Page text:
I've had that address for ages. When I signed up, one could choose from a whole bunch of domain names. Later on, only iname.com was free and the others you had to pay for to get an address under that domain. But forwarding was still free.
Then they started charging for email forwarding. Why? That shouldn't take their processors much time? (My guess: because people reading forwarded email don't see ads.)
And then the email says "renew now for only $14.95, that's a 25% discount off the standard price of $19.95". 20 bucks a year just to have email forwarded to me.
But that address is too widely known for me to let it expire, and I'm not going to check my email via their web-based form all the time. It's annoying enough that I have to check my Hotmail every month or they'll can the account as they've already done a couple of times when I forgot (and all my messages went down the drain -- I don't get that many or I'd probably check more often but the ones I save I would rather keep).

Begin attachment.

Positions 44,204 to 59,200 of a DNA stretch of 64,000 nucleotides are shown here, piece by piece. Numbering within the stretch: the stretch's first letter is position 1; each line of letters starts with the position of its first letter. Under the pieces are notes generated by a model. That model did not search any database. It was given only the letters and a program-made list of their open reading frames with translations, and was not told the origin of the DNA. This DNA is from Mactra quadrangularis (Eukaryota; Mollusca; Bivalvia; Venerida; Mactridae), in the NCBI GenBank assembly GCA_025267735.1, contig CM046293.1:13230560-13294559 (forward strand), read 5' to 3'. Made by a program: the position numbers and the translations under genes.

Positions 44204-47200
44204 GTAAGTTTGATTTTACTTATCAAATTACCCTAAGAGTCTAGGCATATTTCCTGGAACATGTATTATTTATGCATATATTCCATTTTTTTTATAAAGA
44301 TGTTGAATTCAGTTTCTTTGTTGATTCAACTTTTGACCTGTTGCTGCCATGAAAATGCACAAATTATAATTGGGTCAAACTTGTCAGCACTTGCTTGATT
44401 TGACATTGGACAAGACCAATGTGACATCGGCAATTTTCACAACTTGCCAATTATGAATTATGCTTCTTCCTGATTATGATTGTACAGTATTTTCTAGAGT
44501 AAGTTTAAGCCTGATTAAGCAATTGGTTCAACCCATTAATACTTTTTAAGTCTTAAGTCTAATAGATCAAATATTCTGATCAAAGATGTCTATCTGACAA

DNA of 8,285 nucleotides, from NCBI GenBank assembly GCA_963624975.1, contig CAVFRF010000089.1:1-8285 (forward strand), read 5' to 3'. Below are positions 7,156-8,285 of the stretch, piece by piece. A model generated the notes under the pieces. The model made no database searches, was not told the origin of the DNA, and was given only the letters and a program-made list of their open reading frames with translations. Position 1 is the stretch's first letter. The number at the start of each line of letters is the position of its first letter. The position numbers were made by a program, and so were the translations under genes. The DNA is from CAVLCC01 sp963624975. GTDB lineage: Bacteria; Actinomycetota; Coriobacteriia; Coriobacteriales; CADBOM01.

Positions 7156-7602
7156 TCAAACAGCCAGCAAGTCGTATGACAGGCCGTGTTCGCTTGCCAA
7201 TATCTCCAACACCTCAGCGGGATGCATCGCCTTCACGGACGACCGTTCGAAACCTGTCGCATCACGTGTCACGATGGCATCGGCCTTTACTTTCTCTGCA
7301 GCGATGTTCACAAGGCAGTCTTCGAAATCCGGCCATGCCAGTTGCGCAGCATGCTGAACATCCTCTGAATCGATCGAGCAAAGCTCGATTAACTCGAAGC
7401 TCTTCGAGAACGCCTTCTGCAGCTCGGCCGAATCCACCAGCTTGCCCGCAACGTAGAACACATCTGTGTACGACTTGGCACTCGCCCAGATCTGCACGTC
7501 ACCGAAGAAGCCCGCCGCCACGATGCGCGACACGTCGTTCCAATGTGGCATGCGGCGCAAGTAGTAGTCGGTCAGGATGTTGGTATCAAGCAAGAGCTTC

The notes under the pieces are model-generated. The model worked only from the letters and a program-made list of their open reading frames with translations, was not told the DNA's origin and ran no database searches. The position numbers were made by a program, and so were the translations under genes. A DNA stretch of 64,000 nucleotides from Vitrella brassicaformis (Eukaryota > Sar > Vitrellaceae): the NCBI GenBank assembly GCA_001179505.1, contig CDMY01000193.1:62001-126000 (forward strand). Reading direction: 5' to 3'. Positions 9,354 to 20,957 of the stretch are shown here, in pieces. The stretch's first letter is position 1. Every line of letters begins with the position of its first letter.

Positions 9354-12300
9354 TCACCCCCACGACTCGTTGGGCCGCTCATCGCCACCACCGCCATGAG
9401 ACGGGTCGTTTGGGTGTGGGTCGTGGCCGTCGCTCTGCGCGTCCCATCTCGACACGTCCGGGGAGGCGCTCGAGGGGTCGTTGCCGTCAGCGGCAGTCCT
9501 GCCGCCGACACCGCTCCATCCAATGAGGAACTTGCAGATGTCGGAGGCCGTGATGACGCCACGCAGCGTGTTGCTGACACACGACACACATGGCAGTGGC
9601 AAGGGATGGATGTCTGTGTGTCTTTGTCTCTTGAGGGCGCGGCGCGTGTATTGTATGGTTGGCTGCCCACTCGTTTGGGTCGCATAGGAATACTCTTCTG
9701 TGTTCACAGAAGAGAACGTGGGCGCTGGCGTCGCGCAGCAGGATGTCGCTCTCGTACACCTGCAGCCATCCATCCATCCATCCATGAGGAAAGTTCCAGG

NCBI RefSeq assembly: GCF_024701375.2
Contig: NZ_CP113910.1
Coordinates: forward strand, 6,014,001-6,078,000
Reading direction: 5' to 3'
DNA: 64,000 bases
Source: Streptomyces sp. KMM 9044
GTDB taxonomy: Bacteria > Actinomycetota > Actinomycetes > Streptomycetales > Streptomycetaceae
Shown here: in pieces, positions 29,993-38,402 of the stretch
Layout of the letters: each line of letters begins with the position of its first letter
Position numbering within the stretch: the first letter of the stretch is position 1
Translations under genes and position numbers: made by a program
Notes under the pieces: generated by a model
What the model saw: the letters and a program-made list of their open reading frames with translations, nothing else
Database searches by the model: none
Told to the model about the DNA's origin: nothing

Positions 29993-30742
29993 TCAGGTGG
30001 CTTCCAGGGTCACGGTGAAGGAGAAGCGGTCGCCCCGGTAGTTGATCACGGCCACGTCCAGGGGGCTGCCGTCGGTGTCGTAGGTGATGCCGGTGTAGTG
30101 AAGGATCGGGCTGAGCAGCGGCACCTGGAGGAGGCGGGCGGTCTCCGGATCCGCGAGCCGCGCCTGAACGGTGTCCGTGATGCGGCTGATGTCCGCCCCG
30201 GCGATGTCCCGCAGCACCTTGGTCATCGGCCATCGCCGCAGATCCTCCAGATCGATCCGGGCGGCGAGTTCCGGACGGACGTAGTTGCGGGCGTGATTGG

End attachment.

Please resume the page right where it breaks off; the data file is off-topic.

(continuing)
*sigh* So I headed over to their site and updated my credit card information. I was a bit surprised that they didn't ask for the card verification number or whatever this extra number is called that more and more online credit card processing sites require. And the site said the service was only $9.95 rather than $14.95 or $19.95. We shall have to see.
(That reminds me, I should fetch the file from my old desktop on the other hard drive that tells me what I'm setting aside money for, i.e. what I budgeted for. I save about $20 a month which I can use for things such as domain name registration so that when they roll around once a year I don't have to pay a lump sum at once, cutting a huge hole in my pocket money. So I made a little list listing what recurring expenses I had to make sure that $20 a month would be sufficient. I don't remember whether mail.com was on that list.)